Today we are going to talk about what’s happening with interest rates.
Over the past several months we’ve seen interest rates continue to drop. In fact the 10yr treasury is now below 2%, which is the lowest it’s been since November of 2016. There is no shortage of fear and concerns over a slowing economy. Even though inflation is running north of 1.5% consistently and the unemployment rate is at a 50yr low of 3.6%, there have been signs of a slowing economy such as:
- Gradual leveling of real estate prices
- Declining new home sales
- Declining durable goods orders
- Slowdown in job growth
- Major concerns over the lack of progress on the trade disputes with China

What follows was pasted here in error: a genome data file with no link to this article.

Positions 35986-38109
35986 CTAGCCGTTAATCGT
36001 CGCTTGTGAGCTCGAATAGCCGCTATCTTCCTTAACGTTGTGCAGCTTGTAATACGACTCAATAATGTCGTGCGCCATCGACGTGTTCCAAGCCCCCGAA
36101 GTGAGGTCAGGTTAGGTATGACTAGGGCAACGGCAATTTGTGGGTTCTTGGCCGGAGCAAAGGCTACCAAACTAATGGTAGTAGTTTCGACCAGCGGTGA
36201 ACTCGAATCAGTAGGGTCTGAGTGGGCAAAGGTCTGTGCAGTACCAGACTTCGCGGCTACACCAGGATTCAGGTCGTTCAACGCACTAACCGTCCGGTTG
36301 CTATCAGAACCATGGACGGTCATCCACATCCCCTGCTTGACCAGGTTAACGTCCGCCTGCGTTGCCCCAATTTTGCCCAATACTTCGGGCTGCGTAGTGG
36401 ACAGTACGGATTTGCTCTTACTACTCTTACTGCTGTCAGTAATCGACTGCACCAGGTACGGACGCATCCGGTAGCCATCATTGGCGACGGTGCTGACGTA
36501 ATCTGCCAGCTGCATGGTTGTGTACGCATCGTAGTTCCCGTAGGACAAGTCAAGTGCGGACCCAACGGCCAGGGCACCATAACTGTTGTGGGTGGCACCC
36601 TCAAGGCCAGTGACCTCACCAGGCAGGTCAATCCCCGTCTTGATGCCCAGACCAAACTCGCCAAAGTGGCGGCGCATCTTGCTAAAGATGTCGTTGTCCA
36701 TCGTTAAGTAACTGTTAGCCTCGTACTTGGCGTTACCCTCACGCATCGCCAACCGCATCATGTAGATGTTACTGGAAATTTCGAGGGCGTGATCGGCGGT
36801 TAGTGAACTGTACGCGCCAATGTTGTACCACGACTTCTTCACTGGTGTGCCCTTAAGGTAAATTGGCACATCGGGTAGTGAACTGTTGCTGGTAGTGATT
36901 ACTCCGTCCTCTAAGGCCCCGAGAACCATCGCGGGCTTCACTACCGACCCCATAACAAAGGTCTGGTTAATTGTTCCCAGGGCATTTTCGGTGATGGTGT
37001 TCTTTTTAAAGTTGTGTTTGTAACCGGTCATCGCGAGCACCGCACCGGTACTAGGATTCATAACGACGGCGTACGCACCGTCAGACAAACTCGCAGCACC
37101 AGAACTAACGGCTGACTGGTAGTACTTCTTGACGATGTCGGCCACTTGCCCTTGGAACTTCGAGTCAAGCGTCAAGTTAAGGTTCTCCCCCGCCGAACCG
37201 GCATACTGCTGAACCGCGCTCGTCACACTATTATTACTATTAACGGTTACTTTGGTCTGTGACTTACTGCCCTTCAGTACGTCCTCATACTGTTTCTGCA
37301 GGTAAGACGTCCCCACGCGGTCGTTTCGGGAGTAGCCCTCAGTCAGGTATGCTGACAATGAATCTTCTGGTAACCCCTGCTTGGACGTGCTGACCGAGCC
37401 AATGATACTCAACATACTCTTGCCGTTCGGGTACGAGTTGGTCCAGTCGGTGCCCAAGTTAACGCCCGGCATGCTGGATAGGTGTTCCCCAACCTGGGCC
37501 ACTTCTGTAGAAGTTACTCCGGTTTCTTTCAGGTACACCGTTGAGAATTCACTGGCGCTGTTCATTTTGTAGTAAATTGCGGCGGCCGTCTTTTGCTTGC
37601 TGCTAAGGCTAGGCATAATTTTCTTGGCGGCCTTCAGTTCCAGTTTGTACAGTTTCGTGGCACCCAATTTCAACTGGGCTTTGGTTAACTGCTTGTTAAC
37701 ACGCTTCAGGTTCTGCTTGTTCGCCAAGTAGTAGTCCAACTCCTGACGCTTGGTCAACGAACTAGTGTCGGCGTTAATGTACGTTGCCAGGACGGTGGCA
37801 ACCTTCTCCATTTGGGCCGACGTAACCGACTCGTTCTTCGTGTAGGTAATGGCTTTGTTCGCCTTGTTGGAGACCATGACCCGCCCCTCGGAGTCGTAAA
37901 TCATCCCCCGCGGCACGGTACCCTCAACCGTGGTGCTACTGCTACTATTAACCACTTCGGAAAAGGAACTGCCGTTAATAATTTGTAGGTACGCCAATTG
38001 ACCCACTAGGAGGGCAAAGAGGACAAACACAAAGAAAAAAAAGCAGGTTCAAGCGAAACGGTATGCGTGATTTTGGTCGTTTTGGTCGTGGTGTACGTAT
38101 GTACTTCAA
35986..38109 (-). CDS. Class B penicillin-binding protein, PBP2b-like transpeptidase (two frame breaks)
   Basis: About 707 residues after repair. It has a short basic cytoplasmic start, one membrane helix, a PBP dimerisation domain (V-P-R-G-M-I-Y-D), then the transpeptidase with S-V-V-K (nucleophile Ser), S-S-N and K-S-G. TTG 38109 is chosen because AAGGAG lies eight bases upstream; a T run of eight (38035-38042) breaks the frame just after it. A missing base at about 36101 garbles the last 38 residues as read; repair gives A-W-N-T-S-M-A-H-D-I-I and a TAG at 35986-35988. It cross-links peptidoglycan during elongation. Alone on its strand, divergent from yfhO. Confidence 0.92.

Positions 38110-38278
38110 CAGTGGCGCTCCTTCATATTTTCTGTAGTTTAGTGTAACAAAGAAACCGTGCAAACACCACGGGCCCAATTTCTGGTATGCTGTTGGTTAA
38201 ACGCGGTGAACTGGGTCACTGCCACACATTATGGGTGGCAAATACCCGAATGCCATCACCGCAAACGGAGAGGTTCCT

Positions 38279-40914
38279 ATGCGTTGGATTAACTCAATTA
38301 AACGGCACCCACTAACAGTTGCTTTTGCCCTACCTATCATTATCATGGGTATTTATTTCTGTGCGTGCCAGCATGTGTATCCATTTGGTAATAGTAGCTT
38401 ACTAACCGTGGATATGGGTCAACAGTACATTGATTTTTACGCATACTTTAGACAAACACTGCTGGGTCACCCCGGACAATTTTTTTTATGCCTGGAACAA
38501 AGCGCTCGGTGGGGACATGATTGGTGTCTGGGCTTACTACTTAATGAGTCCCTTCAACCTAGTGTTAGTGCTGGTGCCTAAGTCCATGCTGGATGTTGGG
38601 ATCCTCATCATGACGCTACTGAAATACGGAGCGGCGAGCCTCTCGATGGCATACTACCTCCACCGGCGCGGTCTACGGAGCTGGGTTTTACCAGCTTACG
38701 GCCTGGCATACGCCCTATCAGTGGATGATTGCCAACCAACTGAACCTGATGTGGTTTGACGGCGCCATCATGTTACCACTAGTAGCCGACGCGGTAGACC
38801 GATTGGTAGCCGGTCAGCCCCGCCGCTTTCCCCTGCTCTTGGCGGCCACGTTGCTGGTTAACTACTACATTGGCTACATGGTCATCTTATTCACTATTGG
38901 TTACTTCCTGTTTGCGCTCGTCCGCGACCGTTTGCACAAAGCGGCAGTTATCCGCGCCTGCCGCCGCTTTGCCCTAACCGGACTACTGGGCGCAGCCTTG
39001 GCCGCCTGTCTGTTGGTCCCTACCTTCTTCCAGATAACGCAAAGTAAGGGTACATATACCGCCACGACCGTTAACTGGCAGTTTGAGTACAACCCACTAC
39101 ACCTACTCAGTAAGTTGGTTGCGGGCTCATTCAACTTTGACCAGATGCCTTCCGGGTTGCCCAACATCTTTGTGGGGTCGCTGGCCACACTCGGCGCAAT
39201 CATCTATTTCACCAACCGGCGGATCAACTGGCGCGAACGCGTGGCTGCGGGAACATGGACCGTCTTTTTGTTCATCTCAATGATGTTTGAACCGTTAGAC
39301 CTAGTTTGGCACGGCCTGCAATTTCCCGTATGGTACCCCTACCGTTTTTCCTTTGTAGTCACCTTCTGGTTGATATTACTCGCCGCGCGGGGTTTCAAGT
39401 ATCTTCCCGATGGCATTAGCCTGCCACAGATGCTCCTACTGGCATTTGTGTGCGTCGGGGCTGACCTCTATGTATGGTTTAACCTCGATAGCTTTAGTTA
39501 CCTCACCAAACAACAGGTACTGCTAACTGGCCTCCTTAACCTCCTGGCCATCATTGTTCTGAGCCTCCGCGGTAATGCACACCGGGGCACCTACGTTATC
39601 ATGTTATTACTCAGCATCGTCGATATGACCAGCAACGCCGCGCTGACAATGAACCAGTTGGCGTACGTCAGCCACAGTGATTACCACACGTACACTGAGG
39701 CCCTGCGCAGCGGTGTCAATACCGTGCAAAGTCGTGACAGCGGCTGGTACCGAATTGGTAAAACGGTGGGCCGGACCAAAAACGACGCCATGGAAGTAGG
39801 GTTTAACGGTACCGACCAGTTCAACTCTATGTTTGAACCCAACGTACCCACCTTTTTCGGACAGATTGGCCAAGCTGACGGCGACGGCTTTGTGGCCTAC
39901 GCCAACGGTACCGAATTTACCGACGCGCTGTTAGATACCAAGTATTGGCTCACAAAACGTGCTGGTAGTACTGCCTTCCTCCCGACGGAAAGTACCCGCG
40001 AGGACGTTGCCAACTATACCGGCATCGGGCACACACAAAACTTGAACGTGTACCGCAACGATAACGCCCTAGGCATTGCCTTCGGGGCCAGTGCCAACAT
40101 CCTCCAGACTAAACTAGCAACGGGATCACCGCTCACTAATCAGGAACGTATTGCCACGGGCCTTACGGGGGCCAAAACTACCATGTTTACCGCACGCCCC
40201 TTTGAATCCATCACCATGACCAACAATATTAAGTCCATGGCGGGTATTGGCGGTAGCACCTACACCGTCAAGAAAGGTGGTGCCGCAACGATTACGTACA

If the trade and tariff dispute with China isn’t resolved soon then fear over an upcoming recession could continue to weigh heavily on the market and rates could fall further. That doesn’t necessarily mean the end of the trade dispute could cause rates to rise quickly. There are still a lot of macro-economic and global headwinds that will stabilize rates.
In looking at bond yields around the globe, a US 10yr at 1.98% is still relatively high when you compare it to Canada at 1.47%, the UK at 0.73% as well as France, Germany, Netherlands, Switzerland and Japan all at negative yields.
The global trend is continual global economic struggles with sustained growth and the impact it’s having on interest rates.
In the coming weeks, you should keep an eye on the following items:
- By far the most important is whether or not the trade war with China continues and whether that will push rates down further.
- And let’s not forget about the Federal Reserve. The market is expecting them to lower rates at least twice this year. This could become a very difficult balancing act given that the Fed doesn’t want to lower rates but may need to succumb to public pressure.